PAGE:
I voted early and it was awful.

It is a big election year. 

Huge really … regardless of your party affiliation or lack of. It seems more and more people know how much their vote counts. 

I have been hounded for weeks to go register. I used to feel very much like my vote was a waste of time. I wanted to avoid the political calls and mailers, the intrusive nature of politics in my personal life. I’m very busy and not very political. 

The pressure was coming from everywhere I turned, even from my own spouse. She felt so very strongly about the future of the country that she insisted I register and vote early. 

I dug my heels in.

I didn’t want to participate. 

I didn’t want to be bothered to fill out paperwork or explain why I hadn’t already registered. I didn’t want to stand in line. I didn’t want to be around politically charged crowds, small or large, pushing their agendas. I didn’t want to participate in the system which forces voters to check a box next to a bad choice. The one which is above the worst choice, and therefore the only choice. 

I thought about it for quite awhile. The thing about being a woman is that it wasn’t so very long  ago we didn’t have the right to decide who was the least worst choice. We didn’t get a say in who we as Americans were represented by for better or worse.
This fact is what pushed me to go ahead and vote. It pushed me even more than the fact this is an election year where the possibility of horrible, unfathomable things happening if one party is elected over the other is possible.

More than the not so gentle nudge of my darling wife to cast a vote in hopes to up the chances of our state being a little less conservative. 

More than the appeal of walking about with an “I just voted sticker” …. 

Seriously. Did you know that sticker gets you free stuff on election day?

So I went. I took my lunch break on the next to last day to vote early and headed to the local board of elections office. There were cars everywhere. People everywhere. A line so long it looked like it was going no where. 

I second guessed my ambitious plan but jumped in line anyway. 

It took about 3 minutes of 40 standing in the warm afternoon sunshine to realize not only was early voting brave but so was wearing a long sleeve cardigan to work. I was burning up standing in line, sweating and turning red taking baby steps ever closer to the entrance.

The sweet white haired lady behind me noticed the tattoo on my foot (Roman  numerals) and asked if it were my birthday. I am pretty sure she was poking fun but I explained that no, it was my wedding date and was meant to be symbolic of a fresh step forward in life. She seemed unmoved by my story and said not another word to me for the rest of our time in line. I was fine with it. 

The people pushing for their candidates however were less quiet and far more annoying. They were loud and shoving papers at me one after the other. Rattling names off as quickly as possible as if it meant I might just recognize them and place a checkmark next to their names in voting booth. For the record I didn’t.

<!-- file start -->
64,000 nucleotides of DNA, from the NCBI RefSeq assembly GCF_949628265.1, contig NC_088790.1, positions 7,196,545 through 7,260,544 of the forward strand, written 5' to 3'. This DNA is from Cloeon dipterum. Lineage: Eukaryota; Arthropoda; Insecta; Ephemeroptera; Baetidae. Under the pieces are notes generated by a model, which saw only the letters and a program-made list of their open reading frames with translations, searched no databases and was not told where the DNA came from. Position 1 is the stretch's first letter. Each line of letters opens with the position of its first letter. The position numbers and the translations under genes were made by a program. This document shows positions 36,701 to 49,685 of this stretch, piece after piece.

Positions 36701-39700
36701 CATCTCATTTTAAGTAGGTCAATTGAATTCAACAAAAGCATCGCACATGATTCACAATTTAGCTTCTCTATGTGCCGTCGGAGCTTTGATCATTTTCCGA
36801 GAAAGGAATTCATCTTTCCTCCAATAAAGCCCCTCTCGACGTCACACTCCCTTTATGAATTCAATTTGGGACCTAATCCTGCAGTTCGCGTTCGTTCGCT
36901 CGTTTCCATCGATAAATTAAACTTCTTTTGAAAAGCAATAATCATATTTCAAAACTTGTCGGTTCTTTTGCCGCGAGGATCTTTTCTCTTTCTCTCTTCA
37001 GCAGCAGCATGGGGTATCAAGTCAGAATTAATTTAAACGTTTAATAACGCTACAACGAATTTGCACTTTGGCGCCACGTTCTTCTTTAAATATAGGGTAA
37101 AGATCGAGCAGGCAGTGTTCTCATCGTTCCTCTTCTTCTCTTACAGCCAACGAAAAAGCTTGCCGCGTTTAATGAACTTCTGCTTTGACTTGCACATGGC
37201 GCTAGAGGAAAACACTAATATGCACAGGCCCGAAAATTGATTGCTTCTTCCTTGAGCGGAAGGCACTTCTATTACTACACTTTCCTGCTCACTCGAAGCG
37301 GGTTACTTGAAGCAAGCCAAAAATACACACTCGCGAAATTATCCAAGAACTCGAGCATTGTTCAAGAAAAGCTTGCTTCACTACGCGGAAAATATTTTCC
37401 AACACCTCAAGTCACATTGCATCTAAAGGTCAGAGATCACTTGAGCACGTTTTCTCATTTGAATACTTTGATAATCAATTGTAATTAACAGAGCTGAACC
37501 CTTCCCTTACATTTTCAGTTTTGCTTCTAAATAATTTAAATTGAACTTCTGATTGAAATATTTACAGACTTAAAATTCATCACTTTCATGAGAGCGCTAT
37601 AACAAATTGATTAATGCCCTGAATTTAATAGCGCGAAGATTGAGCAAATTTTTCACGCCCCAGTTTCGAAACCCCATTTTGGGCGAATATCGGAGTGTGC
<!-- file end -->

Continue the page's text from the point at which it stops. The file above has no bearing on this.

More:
I did however need to register and it took some time. They had to double check I wasn’t registered and hadn’t voted. Check. Check. 

Then it was time to fill out the paperwork. Name, address, party affiliation, first born child name, spouses shoe size, favorite pizza topping. It seemed intrusive but I filled it out and waited in another line to hand it in. 

A couple signatures and side eyed stares later I am in the actual line to actually vote. I started to feel excited to be part of this historical process and a little excited it would be over soon.

As I patiently waited my turn I looked around at the voters at each station; older folks, young people and citizens with name tags still attached. I felt relieved others were obviously there on their lunch break too.

There were moms with toddlers running around, knocking each other and directional signs down. 

There were volunteers everywhere too explaining the process and keep voters moving in the right direction entering and exiting  booths. They seemed frazzled but in control, totally unlike the toddler terror mothers at the voting station.

It was quiet chaos considering the long lines, the shuffling and the voices outside shouting names almost hysterically. 

Each person there had a diverse background but was ultimately there for the same purpose. Each of us wanted our preference to be represented in the major changes coming up. Every person was there to participate, willingly and deliberately despite the obvious lines and time required to do so.

The actual process of casting my vote was easy. I knew who I wanted and double checked my choices before submitting my final ballot. 

I walked away feeling accomplished. I had forgotten about those lines, the annoyances of unleashed toddlers and the unrelenting sunshine causing my body temperature to rise to just about melted lava range. I forgot about the older lady who was unimpressed I put a date into my skin permanently. I even forgot that I had put shoved all those unwanted political memos into my purse. 

The last thing to do was grab my sticker and exit the building. I did so with pride. 

It was awful but I did it and my vote will count. Voting early was a major pain in the ass but if I had to I would do it again. 

* that sticker is getting me a free pint glass!

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